President Donald Trump essentially flipped the finger at the United Nations General Assembly on Tuesday morning, delivering a speech just seven minutes long—not quite half his allotted time, possibly the shortest U.N. address by a major leader ever—in a monotonously hectoring tone that didn’t bother paying even lip service to the body’s international ideals.
In the speech (which, like those of most other leaders this year, was prerecorded remotely), Trump railed at China for spreading the COVID-19 pandemic and for ravaging the environment, claiming that the United States last year lowered carbon emissions more steeply than any other country but gets no credit for it. He boasted that he had eliminated ISIS “100 percent.” He claimed that NATO is stronger than ever and that new American weapons are “at an advanced level like we’ve never had before, like we’ve never even thought of before,” and claimed that, with this new strength, America is “fulfilling its destiny as a peacemaker,” citing the deals struck between Serbia and Kosovo as well as the “landmark peace deals” involving Israel, Bahrain, and the United Arab Emirates. “There is no blood in the sand,” he said, citing a common description of Middle Eastern politics. “Those days are hopefully over.”
Finally, Trump trashed the “same tired voices” who had offered “the same tired solutions”—referring, presumably, to his predecessors and to other world leaders. “I’m proud of putting America First,” he said, “just as you”—addressing the other heads of state—“should be putting your countries first.”
There were many inaccuracies, as well as one comically misleading claim, in this speech.
First, while U.S. and Kurdish military forces did wipe out the ISIS caliphate (accelerating a strategy developed under President Barack Obama), an estimated 18,000 ISIS fighters remain in Syria and Iraq, and U.S. forces are still battling against them.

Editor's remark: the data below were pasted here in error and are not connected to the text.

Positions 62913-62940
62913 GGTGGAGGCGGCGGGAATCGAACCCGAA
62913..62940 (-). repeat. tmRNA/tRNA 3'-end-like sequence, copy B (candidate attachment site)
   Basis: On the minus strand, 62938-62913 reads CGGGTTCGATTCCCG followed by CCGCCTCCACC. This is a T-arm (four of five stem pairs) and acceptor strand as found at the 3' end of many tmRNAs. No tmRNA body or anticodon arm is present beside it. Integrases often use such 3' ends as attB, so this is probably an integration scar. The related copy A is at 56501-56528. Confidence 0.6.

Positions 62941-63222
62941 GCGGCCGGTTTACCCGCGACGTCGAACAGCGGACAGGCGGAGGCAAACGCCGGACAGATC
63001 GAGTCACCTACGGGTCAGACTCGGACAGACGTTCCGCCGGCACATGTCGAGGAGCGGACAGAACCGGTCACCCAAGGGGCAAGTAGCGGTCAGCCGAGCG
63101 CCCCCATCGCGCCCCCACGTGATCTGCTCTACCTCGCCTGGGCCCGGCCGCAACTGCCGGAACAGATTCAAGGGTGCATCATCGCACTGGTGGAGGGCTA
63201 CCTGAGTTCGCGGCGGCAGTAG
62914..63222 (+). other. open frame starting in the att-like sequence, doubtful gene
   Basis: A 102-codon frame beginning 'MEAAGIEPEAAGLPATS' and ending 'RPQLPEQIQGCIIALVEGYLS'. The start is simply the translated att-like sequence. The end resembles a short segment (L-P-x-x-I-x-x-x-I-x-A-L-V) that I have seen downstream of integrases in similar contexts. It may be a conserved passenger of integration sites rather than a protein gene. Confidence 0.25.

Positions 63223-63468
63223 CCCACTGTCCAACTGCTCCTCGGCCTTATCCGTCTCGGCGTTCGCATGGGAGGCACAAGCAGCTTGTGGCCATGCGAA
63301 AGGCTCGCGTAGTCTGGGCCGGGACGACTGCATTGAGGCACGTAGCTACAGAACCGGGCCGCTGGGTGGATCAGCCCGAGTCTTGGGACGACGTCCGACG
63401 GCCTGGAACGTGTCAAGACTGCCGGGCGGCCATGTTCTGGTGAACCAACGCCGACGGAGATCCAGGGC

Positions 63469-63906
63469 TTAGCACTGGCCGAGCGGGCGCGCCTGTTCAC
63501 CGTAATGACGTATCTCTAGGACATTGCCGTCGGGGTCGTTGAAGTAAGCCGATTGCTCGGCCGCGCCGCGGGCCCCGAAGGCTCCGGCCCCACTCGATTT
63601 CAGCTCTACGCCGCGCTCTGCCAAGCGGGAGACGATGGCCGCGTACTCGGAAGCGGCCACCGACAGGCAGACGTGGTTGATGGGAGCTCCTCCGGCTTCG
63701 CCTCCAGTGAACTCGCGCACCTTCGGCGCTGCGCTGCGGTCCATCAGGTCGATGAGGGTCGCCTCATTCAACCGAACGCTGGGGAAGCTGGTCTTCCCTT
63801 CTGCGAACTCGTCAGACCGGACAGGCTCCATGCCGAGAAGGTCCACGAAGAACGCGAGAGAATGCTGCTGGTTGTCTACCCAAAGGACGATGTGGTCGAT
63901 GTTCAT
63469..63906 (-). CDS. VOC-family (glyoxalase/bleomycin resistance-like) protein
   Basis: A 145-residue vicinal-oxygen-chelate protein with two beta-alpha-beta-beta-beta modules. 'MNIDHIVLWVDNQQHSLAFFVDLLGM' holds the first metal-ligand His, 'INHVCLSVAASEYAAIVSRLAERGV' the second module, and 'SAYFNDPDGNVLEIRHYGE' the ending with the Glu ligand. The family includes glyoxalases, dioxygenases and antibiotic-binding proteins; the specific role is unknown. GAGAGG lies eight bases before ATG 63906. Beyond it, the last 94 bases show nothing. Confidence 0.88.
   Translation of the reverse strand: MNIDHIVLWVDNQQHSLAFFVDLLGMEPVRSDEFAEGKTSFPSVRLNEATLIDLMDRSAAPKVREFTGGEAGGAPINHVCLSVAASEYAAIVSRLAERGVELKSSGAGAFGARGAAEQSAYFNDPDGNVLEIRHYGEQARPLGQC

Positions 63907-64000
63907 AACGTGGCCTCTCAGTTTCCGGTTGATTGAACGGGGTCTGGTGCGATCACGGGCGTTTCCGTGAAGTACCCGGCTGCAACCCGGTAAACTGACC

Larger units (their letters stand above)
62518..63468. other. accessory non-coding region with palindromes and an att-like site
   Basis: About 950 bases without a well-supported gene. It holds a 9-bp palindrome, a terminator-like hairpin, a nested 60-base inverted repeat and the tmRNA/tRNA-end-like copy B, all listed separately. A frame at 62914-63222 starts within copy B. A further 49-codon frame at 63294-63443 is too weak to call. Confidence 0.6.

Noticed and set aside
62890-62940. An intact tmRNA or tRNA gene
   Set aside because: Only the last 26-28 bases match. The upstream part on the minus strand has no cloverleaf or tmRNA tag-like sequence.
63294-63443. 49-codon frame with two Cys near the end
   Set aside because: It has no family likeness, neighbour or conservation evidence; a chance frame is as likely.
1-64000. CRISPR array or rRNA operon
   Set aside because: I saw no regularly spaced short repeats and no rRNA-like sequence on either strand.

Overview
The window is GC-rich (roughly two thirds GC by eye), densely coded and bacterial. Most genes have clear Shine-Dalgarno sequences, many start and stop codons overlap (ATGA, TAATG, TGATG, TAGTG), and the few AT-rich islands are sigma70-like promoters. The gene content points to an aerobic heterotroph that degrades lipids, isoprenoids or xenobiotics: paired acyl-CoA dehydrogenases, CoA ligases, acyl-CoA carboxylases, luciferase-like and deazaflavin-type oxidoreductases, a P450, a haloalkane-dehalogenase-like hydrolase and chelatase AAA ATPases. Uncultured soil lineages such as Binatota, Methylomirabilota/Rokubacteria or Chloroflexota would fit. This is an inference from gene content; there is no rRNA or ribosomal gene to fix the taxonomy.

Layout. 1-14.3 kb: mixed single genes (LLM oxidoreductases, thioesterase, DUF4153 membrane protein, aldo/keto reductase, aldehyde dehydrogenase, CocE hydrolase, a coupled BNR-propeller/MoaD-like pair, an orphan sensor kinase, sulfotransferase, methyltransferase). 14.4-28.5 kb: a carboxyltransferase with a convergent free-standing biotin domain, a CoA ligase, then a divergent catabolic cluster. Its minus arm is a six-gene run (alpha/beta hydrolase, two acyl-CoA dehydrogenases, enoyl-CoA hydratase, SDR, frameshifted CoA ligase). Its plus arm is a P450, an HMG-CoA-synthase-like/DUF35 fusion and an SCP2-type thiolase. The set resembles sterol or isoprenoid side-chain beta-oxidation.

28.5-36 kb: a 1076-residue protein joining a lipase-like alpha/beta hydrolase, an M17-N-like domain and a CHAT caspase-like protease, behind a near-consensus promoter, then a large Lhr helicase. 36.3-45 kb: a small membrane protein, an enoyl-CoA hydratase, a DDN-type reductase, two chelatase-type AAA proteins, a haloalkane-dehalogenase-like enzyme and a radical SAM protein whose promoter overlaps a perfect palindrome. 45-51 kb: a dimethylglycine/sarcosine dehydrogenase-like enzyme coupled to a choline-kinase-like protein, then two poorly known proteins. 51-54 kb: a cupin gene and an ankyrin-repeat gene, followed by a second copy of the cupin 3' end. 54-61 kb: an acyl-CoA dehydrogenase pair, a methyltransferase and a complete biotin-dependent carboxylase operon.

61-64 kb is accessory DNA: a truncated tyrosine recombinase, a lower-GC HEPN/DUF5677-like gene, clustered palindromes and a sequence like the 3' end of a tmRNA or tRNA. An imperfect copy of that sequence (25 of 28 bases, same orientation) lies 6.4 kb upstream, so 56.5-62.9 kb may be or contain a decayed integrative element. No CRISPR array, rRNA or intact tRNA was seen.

Second, the accords he cited were not “peace” agreements. Serbia and Kosovo normalized economic relations (their peace deal was signed in the 1990s); ditto for Israel’s deals with Bahrain and the UAE (countries with which it was never at war). The accords aren’t trivial, but they do not augur broad peace in the Middle East.
Third, NATO nations are spending moderately more on defense, but trans-Atlantic cohesion is at an all-time low, thanks to Trump’s incessant dissing of alliances in general and this alliance in particular, even casting doubt on whether the U.S. would come to the defense of a member nation under attack.
Fourth, Trump has boosted U.S. defense spending, but his talk of unheard-of advanced weapons—probably the hypersonic glider, which he recently called a “hydrasonic” missile and nicknamed the “superduper”—is exaggeration. The weapon doesn’t exist as yet, its mission is unclear, and existing nuclear-tipped intercontinental ballistic missiles travel at hypersonic speed.
Fifth and finally, while Trump is right to criticize China for its failure to contain the coronavirus and for its lethal levels of pollution, he said nothing about his own severe shortcomings on both fronts. Here is where the comically misleading part of his speech comes in. Trump was correct that, last year, the U.S. lowered carbon emissions more steeply than any other nation, but he failed to explain why. It had nothing to do with Trump’s policies. It was due entirely to market forces—the rising demand for natural gas (and, to some extent, renewable sources of energy) displacing the demand for coal. The irony is that Trump has lashed out at renewables (claiming, for instance, that wind turbines cause cancer) and has called for a revival of the coal industry (fruitlessly because of the aforementioned market factors).
Not long after Trump’s image vanished from the screen, up came that of China’s President Xi Jinping. Xi’s speech, twice as long as Trump’s, was no more satisfying—a string of empty bromides. “We need to increase confidence and trust,” it began. “Let us join hands—together, we can make the world a better place for everyone,” it ended. There was little concrete in between.
The contrast could not have been starker, but in some ways, the two leaders’ presentations were gloomily similar. Xi invoked the lingo of internationalism while sidestepping his many violations of its principles. Trump didn’t bother with the lingo and boasted of violating these principles. And there we have the international relations of 2020 in a proverbial nutshell: The leaders of the two largest economies were both flippant—Xi evasively, Trump blatantly—toward the U.N. and the global crises it tries but fails to address.